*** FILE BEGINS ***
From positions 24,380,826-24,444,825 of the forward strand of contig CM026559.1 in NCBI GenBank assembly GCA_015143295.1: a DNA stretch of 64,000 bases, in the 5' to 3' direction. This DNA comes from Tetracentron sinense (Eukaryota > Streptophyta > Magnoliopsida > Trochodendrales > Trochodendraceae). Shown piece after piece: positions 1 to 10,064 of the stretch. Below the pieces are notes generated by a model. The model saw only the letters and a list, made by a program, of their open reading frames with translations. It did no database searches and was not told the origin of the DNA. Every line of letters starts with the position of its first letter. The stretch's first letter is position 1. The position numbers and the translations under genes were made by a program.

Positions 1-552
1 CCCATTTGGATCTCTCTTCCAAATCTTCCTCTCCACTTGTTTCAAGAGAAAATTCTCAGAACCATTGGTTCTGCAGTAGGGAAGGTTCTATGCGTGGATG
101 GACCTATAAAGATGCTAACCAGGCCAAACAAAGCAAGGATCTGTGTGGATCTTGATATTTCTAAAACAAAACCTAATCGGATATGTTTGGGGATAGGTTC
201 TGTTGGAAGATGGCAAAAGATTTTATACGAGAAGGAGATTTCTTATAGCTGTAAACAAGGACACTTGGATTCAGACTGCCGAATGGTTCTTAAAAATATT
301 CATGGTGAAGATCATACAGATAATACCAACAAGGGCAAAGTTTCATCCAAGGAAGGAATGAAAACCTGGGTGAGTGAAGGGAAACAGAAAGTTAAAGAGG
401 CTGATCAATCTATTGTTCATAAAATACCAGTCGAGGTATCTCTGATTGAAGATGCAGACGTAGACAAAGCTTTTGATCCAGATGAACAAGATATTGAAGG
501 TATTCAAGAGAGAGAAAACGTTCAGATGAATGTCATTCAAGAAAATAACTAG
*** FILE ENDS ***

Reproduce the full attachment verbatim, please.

From positions 24,380,826-24,444,825 of the forward strand of contig CM026559.1 in NCBI GenBank assembly GCA_015143295.1: a DNA stretch of 64,000 bases, in the 5' to 3' direction. This DNA comes from Tetracentron sinense (Eukaryota > Streptophyta > Magnoliopsida > Trochodendrales > Trochodendraceae). Shown piece after piece: positions 1 to 10,064 of the stretch. Below the pieces are notes generated by a model. The model saw only the letters and a list, made by a program, of their open reading frames with translations. It did no database searches and was not told the origin of the DNA. Every line of letters starts with the position of its first letter. The stretch's first letter is position 1. The position numbers and the translations under genes were made by a program.

Positions 1-552
1 CCCATTTGGATCTCTCTTCCAAATCTTCCTCTCCACTTGTTTCAAGAGAAAATTCTCAGAACCATTGGTTCTGCAGTAGGGAAGGTTCTATGCGTGGATG
101 GACCTATAAAGATGCTAACCAGGCCAAACAAAGCAAGGATCTGTGTGGATCTTGATATTTCTAAAACAAAACCTAATCGGATATGTTTGGGGATAGGTTC
201 TGTTGGAAGATGGCAAAAGATTTTATACGAGAAGGAGATTTCTTATAGCTGTAAACAAGGACACTTGGATTCAGACTGCCGAATGGTTCTTAAAAATATT
301 CATGGTGAAGATCATACAGATAATACCAACAAGGGCAAAGTTTCATCCAAGGAAGGAATGAAAACCTGGGTGAGTGAAGGGAAACAGAAAGTTAAAGAGG
401 CTGATCAATCTATTGTTCATAAAATACCAGTCGAGGTATCTCTGATTGAAGATGCAGACGTAGACAAAGCTTTTGATCCAGATGAACAAGATATTGAAGG
501 TATTCAAGAGAGAGAAAACGTTCAGATGAATGTCATTCAAGAAAATAACTAG